Better dormitories and living conditions for foreign workers will come at a cost, with consumers and taxpayers ultimately having to foot the bill, said industry players.

Mr Cheah estimates that dormitories based on new standards set by the Government would cost about S$50 to S$100 more per person monthly, up from the current market price range of S$280 to S$350.

The increase would cover the cost recovery for construction and extra maintenance required for safe-living measures and any profit.

Employers of foreign workers said that they will factor the price increase of dormitories into future contracts.

“So let’s say in another six months, the prices of dormitory rental go up, then we must be careful to price tenders accordingly due to the higher overheads at that time,” said Mr Nelson Tee, managing director of CHH Construction System.

The Government has also said that it is studying the possibility of developing upcoming purpose-built dormitories on a different operating model.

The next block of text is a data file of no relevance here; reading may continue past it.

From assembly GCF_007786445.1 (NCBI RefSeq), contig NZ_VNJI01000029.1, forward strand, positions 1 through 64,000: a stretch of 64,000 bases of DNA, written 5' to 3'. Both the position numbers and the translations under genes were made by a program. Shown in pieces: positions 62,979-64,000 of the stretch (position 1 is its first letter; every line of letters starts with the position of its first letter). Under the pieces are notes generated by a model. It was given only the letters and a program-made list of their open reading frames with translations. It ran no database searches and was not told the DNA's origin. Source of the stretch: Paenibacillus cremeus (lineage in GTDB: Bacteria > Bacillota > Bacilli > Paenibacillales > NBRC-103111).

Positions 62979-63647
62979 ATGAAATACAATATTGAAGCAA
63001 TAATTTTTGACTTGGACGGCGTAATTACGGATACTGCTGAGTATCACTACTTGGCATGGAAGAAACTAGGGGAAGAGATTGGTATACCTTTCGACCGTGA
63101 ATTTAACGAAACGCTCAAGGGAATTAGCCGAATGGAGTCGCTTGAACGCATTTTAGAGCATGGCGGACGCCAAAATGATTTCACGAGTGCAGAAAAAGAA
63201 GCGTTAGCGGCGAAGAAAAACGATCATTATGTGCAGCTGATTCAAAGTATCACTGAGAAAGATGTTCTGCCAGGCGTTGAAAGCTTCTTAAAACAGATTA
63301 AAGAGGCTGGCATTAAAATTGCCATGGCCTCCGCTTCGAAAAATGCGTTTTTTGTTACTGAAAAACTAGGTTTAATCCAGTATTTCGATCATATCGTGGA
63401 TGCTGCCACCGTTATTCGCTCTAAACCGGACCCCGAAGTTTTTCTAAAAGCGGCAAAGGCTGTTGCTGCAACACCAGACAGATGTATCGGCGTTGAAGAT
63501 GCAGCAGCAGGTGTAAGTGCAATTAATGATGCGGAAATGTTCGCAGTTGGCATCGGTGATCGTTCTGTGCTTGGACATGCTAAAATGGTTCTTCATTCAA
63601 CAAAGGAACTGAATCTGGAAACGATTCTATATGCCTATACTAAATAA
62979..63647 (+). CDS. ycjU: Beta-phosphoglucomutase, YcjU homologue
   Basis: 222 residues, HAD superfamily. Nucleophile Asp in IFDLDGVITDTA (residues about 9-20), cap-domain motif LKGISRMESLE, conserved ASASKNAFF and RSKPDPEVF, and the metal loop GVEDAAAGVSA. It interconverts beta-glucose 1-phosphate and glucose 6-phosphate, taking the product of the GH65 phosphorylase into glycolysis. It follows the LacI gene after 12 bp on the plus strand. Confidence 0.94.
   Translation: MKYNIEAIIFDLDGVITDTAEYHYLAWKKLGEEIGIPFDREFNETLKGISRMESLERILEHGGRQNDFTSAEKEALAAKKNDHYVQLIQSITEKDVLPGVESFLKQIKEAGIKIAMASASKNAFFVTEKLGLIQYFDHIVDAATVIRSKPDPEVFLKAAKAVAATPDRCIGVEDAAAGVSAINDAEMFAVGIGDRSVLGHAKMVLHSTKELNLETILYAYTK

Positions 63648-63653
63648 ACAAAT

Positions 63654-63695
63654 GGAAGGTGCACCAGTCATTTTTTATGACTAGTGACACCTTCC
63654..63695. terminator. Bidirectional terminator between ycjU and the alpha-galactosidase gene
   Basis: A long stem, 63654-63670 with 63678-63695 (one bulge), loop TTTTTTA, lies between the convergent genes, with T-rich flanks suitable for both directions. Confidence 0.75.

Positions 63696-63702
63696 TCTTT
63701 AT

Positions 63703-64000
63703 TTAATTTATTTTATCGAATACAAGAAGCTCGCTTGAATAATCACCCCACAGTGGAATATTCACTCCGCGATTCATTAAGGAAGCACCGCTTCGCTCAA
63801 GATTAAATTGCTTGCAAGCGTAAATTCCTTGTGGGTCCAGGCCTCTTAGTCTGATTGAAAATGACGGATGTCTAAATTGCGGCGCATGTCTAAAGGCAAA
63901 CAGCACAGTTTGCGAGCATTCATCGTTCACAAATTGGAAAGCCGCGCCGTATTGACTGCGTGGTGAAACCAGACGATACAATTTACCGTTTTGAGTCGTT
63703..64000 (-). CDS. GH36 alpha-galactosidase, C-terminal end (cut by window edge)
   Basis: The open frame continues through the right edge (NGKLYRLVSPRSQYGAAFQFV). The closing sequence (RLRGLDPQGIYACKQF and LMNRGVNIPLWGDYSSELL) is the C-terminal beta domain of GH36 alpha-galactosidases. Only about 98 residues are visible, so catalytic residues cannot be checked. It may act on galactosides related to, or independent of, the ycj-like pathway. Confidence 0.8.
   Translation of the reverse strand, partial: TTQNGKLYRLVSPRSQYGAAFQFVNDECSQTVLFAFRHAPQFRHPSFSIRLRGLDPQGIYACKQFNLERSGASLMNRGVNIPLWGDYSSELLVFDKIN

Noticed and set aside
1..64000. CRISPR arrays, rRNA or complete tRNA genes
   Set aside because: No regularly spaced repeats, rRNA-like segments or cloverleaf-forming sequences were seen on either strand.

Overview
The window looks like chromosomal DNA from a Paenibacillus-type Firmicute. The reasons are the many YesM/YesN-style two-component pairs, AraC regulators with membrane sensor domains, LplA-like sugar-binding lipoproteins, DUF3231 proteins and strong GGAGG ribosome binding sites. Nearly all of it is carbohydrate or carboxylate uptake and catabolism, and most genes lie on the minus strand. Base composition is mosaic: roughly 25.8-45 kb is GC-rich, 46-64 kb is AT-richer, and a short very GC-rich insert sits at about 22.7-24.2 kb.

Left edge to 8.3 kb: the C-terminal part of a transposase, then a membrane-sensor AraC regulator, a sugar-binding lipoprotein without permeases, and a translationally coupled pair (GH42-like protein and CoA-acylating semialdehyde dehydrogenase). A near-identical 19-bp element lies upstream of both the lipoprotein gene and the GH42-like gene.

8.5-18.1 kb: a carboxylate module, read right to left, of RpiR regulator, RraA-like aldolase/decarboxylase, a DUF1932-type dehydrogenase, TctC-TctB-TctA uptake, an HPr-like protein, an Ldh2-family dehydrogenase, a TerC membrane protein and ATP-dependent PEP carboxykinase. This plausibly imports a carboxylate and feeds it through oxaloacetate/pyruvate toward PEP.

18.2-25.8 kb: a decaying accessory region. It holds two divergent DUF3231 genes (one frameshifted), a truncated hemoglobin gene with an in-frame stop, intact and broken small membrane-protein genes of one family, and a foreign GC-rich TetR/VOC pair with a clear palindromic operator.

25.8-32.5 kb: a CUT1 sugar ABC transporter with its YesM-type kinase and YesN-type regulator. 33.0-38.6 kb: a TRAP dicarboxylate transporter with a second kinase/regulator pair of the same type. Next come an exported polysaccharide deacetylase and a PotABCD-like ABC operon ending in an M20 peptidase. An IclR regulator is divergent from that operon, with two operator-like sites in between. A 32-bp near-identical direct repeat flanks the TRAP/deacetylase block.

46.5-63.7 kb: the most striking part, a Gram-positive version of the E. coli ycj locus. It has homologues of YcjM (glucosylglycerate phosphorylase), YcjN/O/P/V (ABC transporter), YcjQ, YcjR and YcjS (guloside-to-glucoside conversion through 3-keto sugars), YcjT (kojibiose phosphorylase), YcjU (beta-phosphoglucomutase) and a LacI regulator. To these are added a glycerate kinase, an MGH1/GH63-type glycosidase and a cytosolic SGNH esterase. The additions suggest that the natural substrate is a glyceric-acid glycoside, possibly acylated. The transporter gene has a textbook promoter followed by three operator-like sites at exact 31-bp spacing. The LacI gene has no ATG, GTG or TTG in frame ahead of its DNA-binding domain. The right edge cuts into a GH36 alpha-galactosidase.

Under the current system, land is released for commercial operators to bid, build and operate the dormitories. 

One such new model floated by the authorities is the “build, own and lease model” where the Government builds the dormitory. A separate entity, such as a private company, can then lease and operate it. This model has been piloted with Quick Build Dormitories.

However, this may make it harder for dormitory operators to make a profit as it will have to work around the budget set by the Government.

Mr Cheah said that such a model will allow the Government to fix the rental rates of dormitory rooms when it requests for tenders. This may make it harder for dormitory operators to make a profit as it will have to work around the budget set by the Government.